I am a product of the 1950s. I came of age in the 1960s, went to college in the 1970s, and never moved back. I like to tell people that Brooklyn is a great place to be from; and it is. You can’t grow up in Brooklyn, or any of the Five Boroughs, without acquiring a raft of stories.
Every New York City kid can recite a list of famous people they went to school with; even though, in most cases, classes were so huge you hardly knew any of them. Every New York City kid has a tale involving pizza or do-wop or stickball or subways or knowing someone whose second cousin once almost saw a Mob hit. You’ll read my tales in the pages to come.
I am also a product of American fundamentalism. These days the word fundamentalism is synonymous with ignorance, hatred, and absolute closed-mindedness. Another synonym is evangelicalism. Let me say at the outset that things were not always so.
There was a time when fundamentalists were known for their academic prowess, although their theology was conservative. Evangelicals, those we now think of as backward, backwoods neo-Nazis, were derided by fundamentalists for being too liberal. And Billy Graham, that poster boy for American conservatism, was considered to be far left of the Christian center.
While the ninety essays by biblical scholars of various Protestant denominations spoke to many nuances of scripture interpretation, they soon were digested down to five foundational beliefs. The scholars and their California benefactors understood these to be the truths on which the Christian religion was established. Although the wording may appear different, based upon whose recollection one reads, I will list them as I remember them from Theology 101 in Bible college. They are 1) the verbal inspiration and inerrancy of the Bible; meaning, the Bible is literally true except where it is obviously metaphorical, such as Jesus’ parables, 2) the virgin birth of Jesus Christ, 3) the substitutionary atonement of Christ (hooboy, I didn’t realize how theologically weird this might sound to the average reader); that is, Jesus died on the cross to pay the penalty for our sins, 4) Jesus’ physical resurrection from the dead; in other words, he didn’t fake it, he arose, and 5) Christ’s bodily return, which means he'll be back someday à la Arnold Schwarzenegger.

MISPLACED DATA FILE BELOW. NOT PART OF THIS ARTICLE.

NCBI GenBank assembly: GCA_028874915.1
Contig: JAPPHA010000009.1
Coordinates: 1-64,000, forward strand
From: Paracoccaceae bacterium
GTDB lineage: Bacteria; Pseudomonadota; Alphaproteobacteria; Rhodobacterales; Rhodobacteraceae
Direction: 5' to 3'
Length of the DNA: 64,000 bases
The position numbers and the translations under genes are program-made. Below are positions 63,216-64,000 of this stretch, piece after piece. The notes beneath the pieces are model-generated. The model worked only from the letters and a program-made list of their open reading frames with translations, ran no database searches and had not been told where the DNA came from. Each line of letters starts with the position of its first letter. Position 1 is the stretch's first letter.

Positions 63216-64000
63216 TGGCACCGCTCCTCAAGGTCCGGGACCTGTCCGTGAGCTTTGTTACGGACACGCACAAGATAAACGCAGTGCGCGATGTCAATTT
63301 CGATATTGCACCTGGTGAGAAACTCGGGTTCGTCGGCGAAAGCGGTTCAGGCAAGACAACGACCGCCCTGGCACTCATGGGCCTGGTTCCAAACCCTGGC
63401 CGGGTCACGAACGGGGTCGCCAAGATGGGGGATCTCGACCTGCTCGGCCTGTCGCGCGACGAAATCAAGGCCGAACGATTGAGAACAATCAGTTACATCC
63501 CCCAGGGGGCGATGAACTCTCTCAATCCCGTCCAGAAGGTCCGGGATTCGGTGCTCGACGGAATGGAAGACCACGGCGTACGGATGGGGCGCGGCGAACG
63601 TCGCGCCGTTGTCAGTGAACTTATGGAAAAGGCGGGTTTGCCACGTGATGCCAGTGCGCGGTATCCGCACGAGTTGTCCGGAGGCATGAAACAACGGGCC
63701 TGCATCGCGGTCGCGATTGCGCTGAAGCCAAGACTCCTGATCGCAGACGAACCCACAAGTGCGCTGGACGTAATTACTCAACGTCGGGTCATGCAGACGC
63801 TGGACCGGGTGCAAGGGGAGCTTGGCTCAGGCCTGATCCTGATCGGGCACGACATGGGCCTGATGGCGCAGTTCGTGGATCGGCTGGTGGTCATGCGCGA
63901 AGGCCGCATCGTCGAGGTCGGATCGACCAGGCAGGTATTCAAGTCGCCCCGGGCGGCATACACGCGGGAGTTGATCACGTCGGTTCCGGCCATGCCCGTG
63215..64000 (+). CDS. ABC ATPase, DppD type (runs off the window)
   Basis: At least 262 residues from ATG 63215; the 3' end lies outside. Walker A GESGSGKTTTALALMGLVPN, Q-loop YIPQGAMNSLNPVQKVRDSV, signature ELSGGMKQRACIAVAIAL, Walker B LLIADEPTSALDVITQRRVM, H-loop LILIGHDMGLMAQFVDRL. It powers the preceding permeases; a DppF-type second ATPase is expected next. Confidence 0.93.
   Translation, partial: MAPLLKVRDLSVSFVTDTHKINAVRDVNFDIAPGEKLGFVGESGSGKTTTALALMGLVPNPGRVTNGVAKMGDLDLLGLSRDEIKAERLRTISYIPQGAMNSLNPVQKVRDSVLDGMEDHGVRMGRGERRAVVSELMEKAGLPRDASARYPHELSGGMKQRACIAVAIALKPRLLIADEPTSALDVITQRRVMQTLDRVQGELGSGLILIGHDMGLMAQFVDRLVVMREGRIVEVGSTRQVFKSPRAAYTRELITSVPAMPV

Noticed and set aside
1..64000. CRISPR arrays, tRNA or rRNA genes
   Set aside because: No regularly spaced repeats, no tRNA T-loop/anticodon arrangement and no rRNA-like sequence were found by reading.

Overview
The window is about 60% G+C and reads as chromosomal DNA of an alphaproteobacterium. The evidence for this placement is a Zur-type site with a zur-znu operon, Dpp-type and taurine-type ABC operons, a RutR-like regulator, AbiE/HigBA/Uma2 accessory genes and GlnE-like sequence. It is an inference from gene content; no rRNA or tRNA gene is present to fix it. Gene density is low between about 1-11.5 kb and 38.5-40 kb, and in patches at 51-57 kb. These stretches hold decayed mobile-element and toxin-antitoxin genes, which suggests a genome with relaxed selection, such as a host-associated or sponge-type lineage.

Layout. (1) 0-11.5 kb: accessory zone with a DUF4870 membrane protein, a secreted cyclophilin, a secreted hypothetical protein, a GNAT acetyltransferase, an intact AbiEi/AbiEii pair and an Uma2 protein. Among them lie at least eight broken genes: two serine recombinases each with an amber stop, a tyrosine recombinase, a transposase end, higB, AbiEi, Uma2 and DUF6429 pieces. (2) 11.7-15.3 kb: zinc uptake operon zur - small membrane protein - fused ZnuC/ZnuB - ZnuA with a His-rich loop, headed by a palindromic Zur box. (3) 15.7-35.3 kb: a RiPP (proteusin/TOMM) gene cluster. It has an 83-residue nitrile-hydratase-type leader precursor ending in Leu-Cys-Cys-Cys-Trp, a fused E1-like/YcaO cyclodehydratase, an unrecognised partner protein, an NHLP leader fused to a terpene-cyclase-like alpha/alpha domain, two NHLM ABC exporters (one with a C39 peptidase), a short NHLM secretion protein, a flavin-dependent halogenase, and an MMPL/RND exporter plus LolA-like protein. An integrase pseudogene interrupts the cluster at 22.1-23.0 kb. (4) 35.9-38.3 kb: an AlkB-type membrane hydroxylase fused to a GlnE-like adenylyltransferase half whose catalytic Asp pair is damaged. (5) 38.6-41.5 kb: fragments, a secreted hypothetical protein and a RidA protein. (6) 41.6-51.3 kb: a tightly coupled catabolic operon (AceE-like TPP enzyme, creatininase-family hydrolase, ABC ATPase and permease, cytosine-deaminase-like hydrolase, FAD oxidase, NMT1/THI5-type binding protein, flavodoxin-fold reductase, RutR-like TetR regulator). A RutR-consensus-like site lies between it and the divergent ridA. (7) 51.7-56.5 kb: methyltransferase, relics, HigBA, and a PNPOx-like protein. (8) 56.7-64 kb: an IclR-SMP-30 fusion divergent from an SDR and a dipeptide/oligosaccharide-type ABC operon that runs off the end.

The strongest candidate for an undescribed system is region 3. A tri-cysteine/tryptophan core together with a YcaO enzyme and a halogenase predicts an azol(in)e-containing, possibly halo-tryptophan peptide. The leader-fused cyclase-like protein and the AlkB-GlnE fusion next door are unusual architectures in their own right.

Those are five theological statements. They were proposed and believed by men with degrees from schools like Yale and Princeton. They can be used to judge other people’s theology, but they say nothing about the things presently associated with fundamentalism; such as reproductive rights, discrimination against the LGBTQ+ community, trickle-down economics, and the Second Amendment.
Mom and Pop were devout fundamentalists until the day they died. They never smoked or drank alcohol; they told me drinking or smoking was my choice to make. They prayed for my Jewish friends to believe in Jesus as their Messiah, but they never gave those friends an ultimatum; nor did they ever cease to welcome anyone of any religion, race, culture or expression of sexuality into their home. To Mom and Pop, to do such a thing would have meant denial of the very fundamentals on which their faith rested.
They had a lot to say regarding my state of spirituality, however. They wanted me to be “saved” at an early age. To be saved meant that I made a conscious choice to “accept Jesus Christ as my personal Saviour.” (Yes, we used the King James Version spelling in our house.) You will read in the next chapter just what that choice meant to a kid like me. They wanted me to live a “Christ-like” life, but they left the how-to of that life up to me. They were good parents; a little too Leave It to Beaver maybe, but good.
You still find Mom and Pop’s brand of fundamentalism today in the quiet corners of American religion. It’s the kind that says, “I don’t understand why you two gals want to marry each other instead of some nice boys, but I’ll bake you the best darn wedding cake you ever dreamed of.”
Mom hardly ever baked, but if she had, yeah, she’d have said that.
Welcome to my world.
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